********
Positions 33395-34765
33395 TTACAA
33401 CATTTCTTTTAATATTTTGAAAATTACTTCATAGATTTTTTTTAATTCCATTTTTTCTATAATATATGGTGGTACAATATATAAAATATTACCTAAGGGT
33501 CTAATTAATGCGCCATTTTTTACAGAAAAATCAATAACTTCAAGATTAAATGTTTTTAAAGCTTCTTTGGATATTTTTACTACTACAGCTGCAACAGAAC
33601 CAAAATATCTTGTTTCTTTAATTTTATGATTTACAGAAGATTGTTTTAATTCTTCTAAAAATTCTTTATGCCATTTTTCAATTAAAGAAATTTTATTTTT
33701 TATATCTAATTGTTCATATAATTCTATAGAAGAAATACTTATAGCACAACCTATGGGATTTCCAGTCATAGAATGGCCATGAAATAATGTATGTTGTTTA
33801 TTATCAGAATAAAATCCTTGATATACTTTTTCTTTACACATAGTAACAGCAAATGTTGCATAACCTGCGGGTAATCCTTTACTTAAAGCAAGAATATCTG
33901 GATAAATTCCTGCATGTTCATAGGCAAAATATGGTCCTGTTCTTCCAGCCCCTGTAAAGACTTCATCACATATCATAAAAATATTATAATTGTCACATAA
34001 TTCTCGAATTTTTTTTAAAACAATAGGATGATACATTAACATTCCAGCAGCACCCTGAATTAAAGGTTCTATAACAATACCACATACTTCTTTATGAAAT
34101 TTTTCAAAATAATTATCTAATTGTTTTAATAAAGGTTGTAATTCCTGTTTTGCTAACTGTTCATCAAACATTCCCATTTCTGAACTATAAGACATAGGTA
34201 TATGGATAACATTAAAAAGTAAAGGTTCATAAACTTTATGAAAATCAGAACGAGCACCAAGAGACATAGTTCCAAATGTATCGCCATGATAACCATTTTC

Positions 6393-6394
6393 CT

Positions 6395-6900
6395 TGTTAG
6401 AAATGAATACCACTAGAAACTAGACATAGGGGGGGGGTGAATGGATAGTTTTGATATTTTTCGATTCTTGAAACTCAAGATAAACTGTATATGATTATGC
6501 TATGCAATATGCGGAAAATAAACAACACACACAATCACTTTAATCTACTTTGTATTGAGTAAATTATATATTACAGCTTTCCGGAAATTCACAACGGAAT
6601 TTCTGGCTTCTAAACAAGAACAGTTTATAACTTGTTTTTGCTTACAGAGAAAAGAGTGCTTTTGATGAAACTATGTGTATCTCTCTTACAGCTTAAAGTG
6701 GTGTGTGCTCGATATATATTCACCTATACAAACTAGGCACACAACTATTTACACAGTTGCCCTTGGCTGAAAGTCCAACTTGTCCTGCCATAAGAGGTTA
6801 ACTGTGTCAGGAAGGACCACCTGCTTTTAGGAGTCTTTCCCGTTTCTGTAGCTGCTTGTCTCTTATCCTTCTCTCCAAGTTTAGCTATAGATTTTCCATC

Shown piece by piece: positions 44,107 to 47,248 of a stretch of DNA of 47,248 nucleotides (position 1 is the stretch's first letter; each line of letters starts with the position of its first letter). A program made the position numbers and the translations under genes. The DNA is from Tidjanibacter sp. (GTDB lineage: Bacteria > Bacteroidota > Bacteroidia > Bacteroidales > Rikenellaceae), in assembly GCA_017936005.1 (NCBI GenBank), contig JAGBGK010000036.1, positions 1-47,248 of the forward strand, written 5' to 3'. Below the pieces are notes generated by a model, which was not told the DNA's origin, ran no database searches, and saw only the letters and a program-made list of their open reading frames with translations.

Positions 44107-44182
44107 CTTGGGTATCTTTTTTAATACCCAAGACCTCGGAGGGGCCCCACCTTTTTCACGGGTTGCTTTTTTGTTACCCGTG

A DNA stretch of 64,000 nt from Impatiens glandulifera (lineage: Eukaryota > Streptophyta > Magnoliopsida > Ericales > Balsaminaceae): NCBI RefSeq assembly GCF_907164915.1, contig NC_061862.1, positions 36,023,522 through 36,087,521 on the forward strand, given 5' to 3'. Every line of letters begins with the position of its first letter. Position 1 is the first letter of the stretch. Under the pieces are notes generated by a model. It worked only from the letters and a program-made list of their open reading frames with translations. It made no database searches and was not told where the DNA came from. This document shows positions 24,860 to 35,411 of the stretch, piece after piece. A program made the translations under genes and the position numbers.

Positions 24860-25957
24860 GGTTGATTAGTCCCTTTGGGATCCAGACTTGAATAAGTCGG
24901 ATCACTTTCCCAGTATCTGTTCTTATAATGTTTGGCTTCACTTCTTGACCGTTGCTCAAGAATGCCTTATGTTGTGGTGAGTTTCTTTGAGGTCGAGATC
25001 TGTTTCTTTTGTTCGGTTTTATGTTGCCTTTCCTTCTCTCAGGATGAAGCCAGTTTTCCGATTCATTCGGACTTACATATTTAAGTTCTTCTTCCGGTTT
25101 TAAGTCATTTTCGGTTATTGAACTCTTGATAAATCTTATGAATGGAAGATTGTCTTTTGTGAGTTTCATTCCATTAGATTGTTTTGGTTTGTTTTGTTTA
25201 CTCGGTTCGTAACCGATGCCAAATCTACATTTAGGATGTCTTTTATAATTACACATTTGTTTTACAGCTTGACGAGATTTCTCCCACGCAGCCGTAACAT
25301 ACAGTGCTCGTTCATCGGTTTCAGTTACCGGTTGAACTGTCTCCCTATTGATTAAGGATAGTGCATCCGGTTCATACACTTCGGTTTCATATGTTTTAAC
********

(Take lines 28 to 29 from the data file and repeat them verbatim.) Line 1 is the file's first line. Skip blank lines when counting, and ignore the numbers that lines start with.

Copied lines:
25001 TGTTTCTTTTGTTCGGTTTTATGTTGCCTTTCCTTCTCTCAGGATGAAGCCAGTTTTCCGATTCATTCGGACTTACATATTTAAGTTCTTCTTCCGGTTT
25101 TAAGTCATTTTCGGTTATTGAACTCTTGATAAATCTTATGAATGGAAGATTGTCTTTTGTGAGTTTCATTCCATTAGATTGTTTTGGTTTGTTTTGTTTA